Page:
R.I.P. (Luke 24:17-21)

I carefully maneuvered my car into the automated car wash, aligning my wheels with the rollers.

 

“Put the car in neutral and take your feet off the brakes.”

 

The attendant went through his perfunctory paces and handed my receipt back to me. He had a Lakers jacket on and as he waved me through, I remarked, “Go Kobe!”

 

He stopped and smiled. “Go Kobe!” He echoed.

 

“First game back for the Lakers tonight.”

 

He nodded and sighed. “I know, I wanted to go there but I have to work.”

 

We looked at each other, undoubtedly thinking the same thoughts. I fist-pumped him. “Kobe was the best!”

 

Returning my fist pump, he grinned, “Kobe forever! You have a great day, sir.”

 

The news stunned the world. Basketball legend Kobe Bryant, his daughter Gianna, and seven others were killed in a tragic helicopter crash. The outpouring of tributes and emotions was unprecedented. Numerous professional sports teams paid special tributes to Kobe. A frequent posting on social media was, “R.I.P.”  From a car wash, to the workplace, to family discussions, one could not go anywhere without mentioning or hearing his name and his career. During this immediate period after his death, it began conversations throughout the world, one that transcended his role as a basketball player. For a brief period, It united people and many put aside their differences and petty concerns and focused upon the meaning of these deaths. Over two thousand years ago, another death shocked the world and everyone was also talking about it.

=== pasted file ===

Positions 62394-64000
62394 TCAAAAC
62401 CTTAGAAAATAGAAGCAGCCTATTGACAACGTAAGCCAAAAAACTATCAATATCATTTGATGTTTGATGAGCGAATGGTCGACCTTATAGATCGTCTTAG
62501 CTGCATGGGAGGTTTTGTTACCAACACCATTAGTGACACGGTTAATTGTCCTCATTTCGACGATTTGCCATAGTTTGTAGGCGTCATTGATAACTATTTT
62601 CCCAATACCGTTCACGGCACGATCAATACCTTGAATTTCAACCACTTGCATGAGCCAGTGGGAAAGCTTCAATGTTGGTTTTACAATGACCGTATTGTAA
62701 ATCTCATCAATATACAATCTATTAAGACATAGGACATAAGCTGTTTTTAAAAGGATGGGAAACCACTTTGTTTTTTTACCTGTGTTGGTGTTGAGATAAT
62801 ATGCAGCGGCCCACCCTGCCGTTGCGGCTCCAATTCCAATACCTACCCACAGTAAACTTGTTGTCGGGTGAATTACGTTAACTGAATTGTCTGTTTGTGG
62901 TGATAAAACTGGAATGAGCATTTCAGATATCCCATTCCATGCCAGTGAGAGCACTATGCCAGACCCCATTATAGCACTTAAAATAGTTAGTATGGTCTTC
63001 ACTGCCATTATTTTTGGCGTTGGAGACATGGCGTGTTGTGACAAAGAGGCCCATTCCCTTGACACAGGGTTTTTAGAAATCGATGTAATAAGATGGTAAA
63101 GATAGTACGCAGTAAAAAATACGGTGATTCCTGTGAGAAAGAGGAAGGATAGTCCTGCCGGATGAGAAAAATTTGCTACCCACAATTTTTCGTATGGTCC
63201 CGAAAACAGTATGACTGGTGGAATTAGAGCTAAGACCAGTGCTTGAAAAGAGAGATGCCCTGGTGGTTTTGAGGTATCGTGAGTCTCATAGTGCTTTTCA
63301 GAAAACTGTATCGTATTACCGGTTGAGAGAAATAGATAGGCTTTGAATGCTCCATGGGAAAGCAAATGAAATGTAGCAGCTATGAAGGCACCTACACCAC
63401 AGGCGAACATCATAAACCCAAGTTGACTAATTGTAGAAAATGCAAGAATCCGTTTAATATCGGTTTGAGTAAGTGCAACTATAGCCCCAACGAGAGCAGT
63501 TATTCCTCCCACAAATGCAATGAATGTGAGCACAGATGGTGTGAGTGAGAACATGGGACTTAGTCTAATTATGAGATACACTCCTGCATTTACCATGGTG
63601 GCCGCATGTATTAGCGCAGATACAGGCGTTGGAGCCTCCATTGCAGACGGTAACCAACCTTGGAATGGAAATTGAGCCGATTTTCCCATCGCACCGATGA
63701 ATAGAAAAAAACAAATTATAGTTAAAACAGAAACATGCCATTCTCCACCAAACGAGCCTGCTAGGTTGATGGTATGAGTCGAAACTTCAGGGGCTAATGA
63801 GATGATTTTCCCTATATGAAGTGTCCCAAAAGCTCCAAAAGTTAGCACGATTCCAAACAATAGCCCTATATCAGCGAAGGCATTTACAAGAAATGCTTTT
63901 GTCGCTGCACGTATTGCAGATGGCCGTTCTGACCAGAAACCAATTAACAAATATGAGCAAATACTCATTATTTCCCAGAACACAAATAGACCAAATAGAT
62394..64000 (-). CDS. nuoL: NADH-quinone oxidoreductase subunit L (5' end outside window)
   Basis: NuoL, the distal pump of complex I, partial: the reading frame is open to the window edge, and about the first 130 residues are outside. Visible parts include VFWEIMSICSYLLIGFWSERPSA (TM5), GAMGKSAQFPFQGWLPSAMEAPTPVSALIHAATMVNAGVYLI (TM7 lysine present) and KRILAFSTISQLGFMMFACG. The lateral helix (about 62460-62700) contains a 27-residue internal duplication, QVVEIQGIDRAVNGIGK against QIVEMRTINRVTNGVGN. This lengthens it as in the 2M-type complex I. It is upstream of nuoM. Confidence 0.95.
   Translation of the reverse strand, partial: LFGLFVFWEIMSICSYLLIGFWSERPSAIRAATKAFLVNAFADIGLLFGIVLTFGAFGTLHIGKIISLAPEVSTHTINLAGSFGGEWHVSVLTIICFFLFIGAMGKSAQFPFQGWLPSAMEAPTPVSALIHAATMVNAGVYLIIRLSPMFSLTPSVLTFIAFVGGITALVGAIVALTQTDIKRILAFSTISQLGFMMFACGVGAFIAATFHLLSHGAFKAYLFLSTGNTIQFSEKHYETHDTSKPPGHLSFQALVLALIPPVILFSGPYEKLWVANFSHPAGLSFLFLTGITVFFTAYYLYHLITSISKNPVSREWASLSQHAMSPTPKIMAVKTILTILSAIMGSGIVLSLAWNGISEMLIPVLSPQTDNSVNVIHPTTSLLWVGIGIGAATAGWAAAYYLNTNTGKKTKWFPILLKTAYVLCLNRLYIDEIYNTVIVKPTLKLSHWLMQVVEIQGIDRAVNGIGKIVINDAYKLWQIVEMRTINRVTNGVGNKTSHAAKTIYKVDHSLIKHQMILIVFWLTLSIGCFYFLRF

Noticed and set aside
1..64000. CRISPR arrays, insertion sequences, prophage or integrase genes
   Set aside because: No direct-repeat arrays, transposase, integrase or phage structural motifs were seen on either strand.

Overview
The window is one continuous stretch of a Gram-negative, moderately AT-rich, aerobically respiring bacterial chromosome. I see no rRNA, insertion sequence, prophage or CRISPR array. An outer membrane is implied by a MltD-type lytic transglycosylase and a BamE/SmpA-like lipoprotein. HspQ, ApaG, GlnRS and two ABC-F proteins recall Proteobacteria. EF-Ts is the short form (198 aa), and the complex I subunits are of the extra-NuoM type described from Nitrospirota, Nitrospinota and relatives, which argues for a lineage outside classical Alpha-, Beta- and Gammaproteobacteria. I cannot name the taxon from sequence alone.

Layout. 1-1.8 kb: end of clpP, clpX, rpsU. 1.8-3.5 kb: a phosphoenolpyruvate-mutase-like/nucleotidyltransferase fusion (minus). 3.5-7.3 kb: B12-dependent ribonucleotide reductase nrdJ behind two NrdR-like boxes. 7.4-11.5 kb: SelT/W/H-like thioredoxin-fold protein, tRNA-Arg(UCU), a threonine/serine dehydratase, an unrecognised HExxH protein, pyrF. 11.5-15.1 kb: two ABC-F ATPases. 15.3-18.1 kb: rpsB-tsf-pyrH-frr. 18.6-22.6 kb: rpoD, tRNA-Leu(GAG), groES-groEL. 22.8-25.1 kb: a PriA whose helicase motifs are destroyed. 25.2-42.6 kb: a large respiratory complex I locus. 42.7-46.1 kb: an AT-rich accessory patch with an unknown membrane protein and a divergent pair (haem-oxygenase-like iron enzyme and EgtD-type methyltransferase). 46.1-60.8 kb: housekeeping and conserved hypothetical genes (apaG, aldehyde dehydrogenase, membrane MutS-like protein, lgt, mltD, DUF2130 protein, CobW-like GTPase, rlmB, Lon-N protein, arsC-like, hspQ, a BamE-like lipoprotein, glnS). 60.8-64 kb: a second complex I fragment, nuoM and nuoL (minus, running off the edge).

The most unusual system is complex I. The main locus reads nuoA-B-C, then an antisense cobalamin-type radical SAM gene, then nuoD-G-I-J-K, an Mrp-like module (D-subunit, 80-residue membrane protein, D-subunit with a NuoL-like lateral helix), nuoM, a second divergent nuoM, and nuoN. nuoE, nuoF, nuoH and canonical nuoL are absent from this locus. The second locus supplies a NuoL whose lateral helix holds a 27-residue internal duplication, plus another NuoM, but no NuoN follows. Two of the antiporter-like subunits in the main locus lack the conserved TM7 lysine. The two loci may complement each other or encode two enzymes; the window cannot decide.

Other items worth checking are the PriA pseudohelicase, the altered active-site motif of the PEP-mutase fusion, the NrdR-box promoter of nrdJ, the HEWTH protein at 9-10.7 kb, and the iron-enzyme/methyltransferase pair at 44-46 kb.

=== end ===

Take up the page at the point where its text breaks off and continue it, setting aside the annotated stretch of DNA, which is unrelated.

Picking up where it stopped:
And he said to them, “What is this conversation that you are holding with each other as you walk?” And they stood still, looking sad. Then one of them, named Cleopas, answered him, “Are you the only visitor to Jerusalem who does not know the things that have happened there in these days?” And he said to them, “What things?” And they said to him, “Concerning Jesus of Nazareth, a man who was a prophet mighty in deed and word before God and all the people, and how our chief priests and rulers delivered him up to be condemned to death, and crucified him. But we had hoped that he was the one to redeem Israel. Yes, and besides all this, it is now the third day since these things happened.”

Luke 24:17-21 (ESV)

 

As recorded in the Gospel written by Dr. Luke, these two men, walking on the road to Emmaus, were devastated by the Crucifixion. Blinded by their despair and sadness, they were initially unaware that they were conversing with the resurrected Jesus Christ. In a short time after this, Jesus revealed Himself to them, dispelling their fears and gloom, and giving them hope in this life.

 

When he was at table with them, he took the bread and blessed and broke it and gave it to them. And their eyes were opened, and they recognized him. And he vanished from their sight. They said to each other, “Did not our hearts burn within us while he talked to us on the road, while he opened to us the Scriptures?”

Luke 24:30-32 (ESV)

 

The tragic deaths of Kobe Bryant, his daughter, and seven others remind us that life is unpredictable. Death is always tragic but it can be a way to bring people together. God did this through the death of Jesus Christ who showed all of us that while death is tragic, it is not hopeless. The resurrection of Jesus Christ proved that He conquered death. For all who confess and repent of their sins and accept Jesus Christ as their Lord and Savior, death is a transition into eternity and salvation with God in Heaven. If we do this, when we die, we will truly rest in peace, secure in the bosom of Jesus Christ.

 

Love and trust the Lord; seek His will in your life.

 

 

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